(1.28)
RH
fcm
t0
The first factor is taking into account the relative humidity in the sur rounding environment by
RH
1
1
for f
cm
for f
cm
35MPa
35MPa
(1.29)
where RH is the relative humidity in the surrounding environment in %.
Usually one assumes RH = 50 % for dry indoor environment RH = 80 % for outdoor environment h _{0} is the theoretical size of the crosssection (see 1.19) and α _{1} and α _{2} are coefficients given by
1
2
35
f
cm
0,7
35
f
cm
0,2
f
cm
f
cm
inMPa
inMPa
(1.30)
(1.31)
The second factor takes into account the concrete strength by
f
cm
16,8
f
cm
inMPa
(1.32)
The third factor takes into account the concretes age when applying the load at the time t _{0} in days from
t
0
1
0,2
0
0,1 t
(1.33)
One is usually interested in the final creep coefficient. If you want to follow the time flow or want to find the creep coefficient at the time t, it is possible to find a useful expression for (t,t _{0} ) in DS/EN 19921.1.
1. Properties of materials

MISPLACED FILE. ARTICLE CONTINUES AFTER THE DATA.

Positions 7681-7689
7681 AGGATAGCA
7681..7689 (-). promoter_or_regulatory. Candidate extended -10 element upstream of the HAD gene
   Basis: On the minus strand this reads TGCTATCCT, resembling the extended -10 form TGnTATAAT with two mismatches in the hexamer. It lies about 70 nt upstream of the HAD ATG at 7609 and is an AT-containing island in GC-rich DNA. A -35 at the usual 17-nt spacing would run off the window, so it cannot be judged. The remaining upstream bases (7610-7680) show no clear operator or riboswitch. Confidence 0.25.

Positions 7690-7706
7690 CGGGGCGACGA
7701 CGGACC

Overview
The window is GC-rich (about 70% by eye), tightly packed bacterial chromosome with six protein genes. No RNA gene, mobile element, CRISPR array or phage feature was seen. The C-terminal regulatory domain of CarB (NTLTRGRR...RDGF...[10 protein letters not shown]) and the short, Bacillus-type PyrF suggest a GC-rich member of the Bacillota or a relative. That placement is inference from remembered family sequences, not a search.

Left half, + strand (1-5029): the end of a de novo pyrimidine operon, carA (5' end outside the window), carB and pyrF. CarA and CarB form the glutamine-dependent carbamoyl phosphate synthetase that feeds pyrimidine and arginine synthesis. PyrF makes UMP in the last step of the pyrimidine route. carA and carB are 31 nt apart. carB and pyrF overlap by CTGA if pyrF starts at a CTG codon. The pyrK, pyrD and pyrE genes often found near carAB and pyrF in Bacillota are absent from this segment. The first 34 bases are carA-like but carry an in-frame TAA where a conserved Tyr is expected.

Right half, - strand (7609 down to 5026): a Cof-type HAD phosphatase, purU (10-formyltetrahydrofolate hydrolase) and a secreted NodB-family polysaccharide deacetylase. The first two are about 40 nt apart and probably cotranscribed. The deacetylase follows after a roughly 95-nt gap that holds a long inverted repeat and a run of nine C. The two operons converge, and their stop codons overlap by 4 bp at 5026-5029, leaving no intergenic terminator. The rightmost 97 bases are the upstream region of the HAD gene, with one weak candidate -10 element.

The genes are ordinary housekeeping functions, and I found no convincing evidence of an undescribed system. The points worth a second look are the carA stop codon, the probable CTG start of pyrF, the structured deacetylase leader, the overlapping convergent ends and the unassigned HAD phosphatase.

19
The above standing is valid for cement class N. In DS/EN 199211 there is given a possibility to adjust to another cement class and a pos sibility to find a temperature adjusted age at the time of loading. As mentioned in the description of modulus of elasticity and creep coefficient, the variations can be significant and describing concrete to tally only by its strength alone is not possible. The determination of de flections is therefore not very accurate, but for a normal assessment of structures ,the long term deflection can be estimated on the safe side, if the final creep coefficient is set to 3, so one can use
E
c eff
,
E
c
E
cm
4
(1.34)